Good for the Gut: New Study Finds Exercise Alters Our Microbiome

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Scientists at the University of Illinois at Urbana-Champaign have found that working out alters our microbiome, the universe of bacteria living inside every human that’s believed to influence everything from metabolism to mood.

The New York Times broke down the scientists’ findings, which hints that exercise is able effect a person’s microbes, which in turn could lead to better metabolism and overall health.


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A group of 32 men and women who didn’t exercise regularly participated in the study. Half of the volunteers were overweight and the other half were not. Everyone was tasked with keeping their diet the same, and everyone engaged in monitored exercise like running and cycling over a period of six weeks. After getting their microbiomes tested, the study participants stopped exercising for six weeks and got tested again.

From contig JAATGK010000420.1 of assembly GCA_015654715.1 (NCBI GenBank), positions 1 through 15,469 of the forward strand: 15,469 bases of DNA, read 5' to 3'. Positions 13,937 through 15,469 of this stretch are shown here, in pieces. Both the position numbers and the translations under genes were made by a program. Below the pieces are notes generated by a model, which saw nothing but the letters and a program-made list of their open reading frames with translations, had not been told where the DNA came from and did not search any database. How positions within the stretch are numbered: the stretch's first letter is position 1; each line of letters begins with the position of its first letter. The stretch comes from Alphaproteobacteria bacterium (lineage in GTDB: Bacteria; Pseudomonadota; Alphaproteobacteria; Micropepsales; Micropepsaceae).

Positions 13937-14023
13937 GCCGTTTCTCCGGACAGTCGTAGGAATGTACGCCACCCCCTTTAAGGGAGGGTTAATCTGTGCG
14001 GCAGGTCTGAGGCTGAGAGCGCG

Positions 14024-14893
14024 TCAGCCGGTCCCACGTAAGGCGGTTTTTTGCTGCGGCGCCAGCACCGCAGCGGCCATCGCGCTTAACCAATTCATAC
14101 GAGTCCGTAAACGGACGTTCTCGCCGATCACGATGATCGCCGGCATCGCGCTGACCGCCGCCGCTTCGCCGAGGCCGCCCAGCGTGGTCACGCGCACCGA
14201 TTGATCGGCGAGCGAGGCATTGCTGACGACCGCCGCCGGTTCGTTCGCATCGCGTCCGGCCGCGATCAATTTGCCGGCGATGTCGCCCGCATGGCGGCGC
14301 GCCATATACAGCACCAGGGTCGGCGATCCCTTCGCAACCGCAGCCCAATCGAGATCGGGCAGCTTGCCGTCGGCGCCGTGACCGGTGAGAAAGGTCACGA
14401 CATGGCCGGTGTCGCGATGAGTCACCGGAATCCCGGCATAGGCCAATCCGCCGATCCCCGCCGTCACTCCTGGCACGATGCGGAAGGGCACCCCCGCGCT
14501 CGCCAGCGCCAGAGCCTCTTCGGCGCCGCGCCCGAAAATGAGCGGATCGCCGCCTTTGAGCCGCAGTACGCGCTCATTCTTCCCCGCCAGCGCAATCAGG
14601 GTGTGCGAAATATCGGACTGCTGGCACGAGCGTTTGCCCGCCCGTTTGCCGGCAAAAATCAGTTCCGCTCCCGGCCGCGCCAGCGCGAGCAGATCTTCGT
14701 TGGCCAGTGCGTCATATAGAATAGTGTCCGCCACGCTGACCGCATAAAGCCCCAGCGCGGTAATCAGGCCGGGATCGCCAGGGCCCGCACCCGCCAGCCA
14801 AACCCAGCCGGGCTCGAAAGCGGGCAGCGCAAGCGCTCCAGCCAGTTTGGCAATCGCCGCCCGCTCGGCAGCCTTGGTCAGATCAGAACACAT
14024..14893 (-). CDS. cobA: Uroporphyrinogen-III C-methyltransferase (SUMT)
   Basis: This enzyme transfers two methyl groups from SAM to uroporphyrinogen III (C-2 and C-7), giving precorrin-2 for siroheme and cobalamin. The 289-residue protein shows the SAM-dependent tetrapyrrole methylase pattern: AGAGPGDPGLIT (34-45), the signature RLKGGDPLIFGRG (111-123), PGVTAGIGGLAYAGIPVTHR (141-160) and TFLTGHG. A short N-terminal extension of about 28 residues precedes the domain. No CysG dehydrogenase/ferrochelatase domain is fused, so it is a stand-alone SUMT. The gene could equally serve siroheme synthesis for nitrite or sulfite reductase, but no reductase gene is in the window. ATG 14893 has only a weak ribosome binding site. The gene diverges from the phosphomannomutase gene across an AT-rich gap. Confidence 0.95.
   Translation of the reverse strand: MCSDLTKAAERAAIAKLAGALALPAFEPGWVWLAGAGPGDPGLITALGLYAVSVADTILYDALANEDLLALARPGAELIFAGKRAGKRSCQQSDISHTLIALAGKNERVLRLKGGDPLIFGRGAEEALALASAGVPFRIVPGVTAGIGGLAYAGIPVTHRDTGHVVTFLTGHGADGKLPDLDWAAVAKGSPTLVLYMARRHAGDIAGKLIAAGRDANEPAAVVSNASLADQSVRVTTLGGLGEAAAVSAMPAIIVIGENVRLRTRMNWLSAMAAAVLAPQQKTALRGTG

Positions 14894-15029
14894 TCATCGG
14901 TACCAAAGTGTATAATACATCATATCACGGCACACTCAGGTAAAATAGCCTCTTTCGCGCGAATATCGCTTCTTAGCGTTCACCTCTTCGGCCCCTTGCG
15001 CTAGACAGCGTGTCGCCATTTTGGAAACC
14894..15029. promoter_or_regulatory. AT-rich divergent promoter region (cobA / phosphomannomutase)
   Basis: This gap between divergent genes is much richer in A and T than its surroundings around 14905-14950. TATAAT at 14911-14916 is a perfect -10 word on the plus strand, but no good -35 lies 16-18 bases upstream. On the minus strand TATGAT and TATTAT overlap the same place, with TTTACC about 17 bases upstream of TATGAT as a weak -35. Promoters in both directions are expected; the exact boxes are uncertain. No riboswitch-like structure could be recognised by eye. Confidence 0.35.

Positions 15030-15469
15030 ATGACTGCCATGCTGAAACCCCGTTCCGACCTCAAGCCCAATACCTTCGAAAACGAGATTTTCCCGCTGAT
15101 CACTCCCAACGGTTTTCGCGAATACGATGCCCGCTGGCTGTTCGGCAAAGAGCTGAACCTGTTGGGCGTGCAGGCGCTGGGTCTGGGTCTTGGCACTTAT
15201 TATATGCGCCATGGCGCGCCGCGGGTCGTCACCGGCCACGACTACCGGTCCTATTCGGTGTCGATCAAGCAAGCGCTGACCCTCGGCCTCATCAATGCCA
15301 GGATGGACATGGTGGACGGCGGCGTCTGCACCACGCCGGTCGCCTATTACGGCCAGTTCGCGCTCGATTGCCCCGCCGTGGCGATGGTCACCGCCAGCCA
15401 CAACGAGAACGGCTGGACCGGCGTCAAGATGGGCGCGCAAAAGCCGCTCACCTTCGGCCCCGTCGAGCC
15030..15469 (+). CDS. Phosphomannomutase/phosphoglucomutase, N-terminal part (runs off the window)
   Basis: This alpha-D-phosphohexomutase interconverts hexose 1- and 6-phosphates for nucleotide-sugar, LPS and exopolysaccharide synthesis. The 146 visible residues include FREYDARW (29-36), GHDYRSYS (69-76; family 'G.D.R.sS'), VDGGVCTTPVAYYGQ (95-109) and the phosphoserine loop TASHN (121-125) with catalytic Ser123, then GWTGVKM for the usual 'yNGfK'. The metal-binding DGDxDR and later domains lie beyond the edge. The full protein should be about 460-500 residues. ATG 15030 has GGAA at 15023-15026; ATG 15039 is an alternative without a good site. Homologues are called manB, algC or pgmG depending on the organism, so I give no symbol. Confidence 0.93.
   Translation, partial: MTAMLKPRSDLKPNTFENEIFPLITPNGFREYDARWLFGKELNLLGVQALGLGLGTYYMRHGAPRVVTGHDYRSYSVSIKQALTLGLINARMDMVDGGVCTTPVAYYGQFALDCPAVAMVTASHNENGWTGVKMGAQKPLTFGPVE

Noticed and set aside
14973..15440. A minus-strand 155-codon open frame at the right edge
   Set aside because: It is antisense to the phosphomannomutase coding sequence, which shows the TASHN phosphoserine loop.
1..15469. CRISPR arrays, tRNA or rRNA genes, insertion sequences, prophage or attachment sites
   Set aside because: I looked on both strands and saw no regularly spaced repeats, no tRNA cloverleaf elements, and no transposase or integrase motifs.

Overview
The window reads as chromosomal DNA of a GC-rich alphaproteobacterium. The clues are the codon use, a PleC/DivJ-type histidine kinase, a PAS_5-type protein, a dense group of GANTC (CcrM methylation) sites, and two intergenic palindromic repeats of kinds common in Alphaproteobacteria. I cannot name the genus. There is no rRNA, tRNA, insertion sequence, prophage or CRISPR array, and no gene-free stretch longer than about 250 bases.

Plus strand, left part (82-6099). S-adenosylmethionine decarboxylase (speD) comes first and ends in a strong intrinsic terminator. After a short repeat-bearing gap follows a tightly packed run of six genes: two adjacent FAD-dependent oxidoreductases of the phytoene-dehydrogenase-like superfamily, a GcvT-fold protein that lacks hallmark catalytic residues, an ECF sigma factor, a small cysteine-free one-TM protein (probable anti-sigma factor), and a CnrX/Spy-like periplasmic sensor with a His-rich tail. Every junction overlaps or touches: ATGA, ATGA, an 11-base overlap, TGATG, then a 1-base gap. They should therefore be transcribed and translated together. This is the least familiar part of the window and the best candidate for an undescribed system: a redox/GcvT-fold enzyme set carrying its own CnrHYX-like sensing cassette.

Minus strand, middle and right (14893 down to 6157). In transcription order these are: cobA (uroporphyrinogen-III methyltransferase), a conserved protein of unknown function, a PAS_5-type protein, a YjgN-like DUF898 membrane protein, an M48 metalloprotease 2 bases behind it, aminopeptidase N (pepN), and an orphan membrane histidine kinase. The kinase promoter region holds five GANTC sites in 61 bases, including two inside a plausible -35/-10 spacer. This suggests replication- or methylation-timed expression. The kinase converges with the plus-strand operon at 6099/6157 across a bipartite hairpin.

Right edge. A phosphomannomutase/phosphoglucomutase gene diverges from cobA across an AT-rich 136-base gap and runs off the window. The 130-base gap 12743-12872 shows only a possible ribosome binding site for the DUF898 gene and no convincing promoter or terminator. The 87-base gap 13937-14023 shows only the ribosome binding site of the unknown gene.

Researchers looked at everyone’s microbes to see what changes had occurred. Some people had more microbes, some had less. The genes in some people’s microbes had also changed. Most everyone had different results, but the researchers did notice an uptick in microbes that reduce inflammation in the gut. The people who started the study not overweight saw this change the most.

While the changes recorded were small, they could lead to bigger findings between exercise and the makeup of microbiomes. More studies just need to happen, the researchers said.

Still good enough reason to brave those new year crowds at the gym and give your gut bugs a work out.



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